The place where the Public Bath Sibiu is now located, housed in 1840 the first stearin-candle-factory in Transilvania. 
After the relocation of the factory on the street known today by the name of Turnului Street, Franz Frühbeck senior founded in the 1840s the first steam baths in the city.

Johann Habermann bought in 1886 the bath from Frühbeck’s ancestors, which he expanded and modernized.

The idea of building at the end of the 19th century, an easily accessible public bath, belonged to Dr. Carl Wolff. The General Assembly of the Savings Bank in Sibiu embraced this idea and allocated from its reserve funds the necessary means.

The building was designed by Karl Hocheder (1854-1917), former professor of architecture at the Technical University of Munich. It combines Baroque style with Art Nouveau elements, typical for the end of the 19th century and the beginning of the 20th. This combination makes the Public Bath Sibiu, the city’s most representative building for this particular architectural style.

Professor Karl Hocheder assigned one of his best assistants, Hans Heckner, for the construction works, which, thanks to Heckner’s experienced team, went so smooth that the building’s inauguration could take place on December 11th, 1904.

Regarding its structure, the Public Bath Sibiu is an almost exact copy of the Muller’s Public Bath in Munich.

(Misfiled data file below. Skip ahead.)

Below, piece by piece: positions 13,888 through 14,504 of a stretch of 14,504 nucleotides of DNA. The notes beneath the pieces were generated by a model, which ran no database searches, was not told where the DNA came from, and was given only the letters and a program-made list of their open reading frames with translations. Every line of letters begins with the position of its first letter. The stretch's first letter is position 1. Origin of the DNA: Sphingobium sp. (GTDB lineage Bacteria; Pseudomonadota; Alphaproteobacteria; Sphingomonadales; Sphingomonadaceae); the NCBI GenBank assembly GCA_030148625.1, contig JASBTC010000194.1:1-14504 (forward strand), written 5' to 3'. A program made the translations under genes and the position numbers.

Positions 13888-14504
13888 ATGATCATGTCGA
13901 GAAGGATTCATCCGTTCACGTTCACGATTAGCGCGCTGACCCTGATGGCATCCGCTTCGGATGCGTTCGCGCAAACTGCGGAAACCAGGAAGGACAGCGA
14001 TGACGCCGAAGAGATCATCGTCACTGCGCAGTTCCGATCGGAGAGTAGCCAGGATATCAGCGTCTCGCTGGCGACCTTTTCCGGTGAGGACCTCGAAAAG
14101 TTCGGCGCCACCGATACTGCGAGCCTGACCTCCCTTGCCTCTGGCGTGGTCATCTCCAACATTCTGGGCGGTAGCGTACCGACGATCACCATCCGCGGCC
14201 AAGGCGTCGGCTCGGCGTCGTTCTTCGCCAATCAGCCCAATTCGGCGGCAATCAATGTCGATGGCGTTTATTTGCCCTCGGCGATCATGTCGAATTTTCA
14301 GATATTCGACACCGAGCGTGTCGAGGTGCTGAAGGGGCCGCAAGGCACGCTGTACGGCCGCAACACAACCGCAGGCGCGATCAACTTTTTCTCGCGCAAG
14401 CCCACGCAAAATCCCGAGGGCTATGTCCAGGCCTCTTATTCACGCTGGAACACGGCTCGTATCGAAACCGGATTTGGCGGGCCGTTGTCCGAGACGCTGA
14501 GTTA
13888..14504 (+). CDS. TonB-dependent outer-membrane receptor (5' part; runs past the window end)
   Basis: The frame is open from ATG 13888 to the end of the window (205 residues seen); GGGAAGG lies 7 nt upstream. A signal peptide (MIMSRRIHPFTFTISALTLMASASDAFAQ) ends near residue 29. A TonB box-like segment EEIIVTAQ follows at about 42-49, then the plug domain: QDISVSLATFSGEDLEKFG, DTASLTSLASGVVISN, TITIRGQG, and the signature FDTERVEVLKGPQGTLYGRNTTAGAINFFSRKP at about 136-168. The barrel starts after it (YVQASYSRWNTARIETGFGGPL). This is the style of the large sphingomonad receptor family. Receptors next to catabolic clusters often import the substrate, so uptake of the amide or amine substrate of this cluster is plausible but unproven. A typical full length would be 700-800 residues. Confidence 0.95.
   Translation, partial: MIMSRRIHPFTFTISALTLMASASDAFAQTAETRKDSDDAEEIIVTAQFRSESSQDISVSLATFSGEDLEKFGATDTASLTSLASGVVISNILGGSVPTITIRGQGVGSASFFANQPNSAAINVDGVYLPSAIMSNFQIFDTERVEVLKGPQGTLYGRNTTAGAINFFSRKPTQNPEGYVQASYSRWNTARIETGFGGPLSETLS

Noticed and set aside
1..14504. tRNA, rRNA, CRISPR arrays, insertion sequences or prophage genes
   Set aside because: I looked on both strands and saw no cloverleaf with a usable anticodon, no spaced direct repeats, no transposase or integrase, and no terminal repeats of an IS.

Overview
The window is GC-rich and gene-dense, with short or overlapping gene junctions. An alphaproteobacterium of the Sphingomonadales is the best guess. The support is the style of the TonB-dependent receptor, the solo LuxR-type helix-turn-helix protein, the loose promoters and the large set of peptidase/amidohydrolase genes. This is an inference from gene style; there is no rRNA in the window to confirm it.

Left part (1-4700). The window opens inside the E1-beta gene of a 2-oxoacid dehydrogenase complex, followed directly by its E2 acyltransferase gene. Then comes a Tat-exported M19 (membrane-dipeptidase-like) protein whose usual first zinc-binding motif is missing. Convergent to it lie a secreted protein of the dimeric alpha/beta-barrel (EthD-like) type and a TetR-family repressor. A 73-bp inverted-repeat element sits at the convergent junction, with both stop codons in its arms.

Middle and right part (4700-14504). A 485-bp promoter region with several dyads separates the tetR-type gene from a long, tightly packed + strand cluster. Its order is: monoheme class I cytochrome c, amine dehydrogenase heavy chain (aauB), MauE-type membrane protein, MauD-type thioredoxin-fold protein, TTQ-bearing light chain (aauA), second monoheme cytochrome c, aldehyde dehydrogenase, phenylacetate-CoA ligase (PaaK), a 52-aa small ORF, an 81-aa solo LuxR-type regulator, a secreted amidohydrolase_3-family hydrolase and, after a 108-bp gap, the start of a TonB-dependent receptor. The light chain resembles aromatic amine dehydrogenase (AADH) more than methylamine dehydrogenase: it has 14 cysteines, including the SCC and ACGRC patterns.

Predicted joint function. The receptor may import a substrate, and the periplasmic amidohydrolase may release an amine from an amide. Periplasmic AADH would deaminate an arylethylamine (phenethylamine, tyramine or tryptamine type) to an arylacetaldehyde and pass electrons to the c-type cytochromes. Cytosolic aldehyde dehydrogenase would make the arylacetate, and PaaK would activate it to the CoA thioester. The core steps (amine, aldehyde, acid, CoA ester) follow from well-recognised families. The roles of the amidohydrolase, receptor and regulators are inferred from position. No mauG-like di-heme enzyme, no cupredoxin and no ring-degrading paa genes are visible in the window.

At that time, no other city in the Dual-Monarchy housed such an establishment.

The Public Bath had on the left side a 21 meter long and 9 meter wide swimming pool, covered with sea-green tiles. The Roman-Irish steam bath – unique in Romania for its fittings (sauna with 32 cabins, moist and dry air-baths, cold- and warm-water pools, shower room, massage room), was located on the right side of the hallway.

On the first floor there were 10 cabins with tubs and showers, as well as 5 treatment rooms: mud treatments (with mud from Bataglia, Italy), electric light baths and tubs with galvanic electricity.

Most of these facilities are also available today.

The increasing popularity of the Public Bath, gave Dr. Carl Wolff the impetus to consider offering the tourists, both treatment and accommodation. Thus the sanatorium was built. The Stadtpark Sanatorium (1907 inaugurated) formed together with the Public Bath, until after the 1st World War, a physical recovery facility, unique in Transilvania. 

The sanatorium’s building, also designed by Professor Karl Hocheder, was half made up of the wards and the doctor’s apartment, and the other half of apartments for rent. The dining room and living room were located in the wing that linked the Public Bath to the Sanatorium. After the inauguration of the Sanatorium, the number of national, as well as international visitors from Turkey and Germany increased to an average of 5,000 per year.


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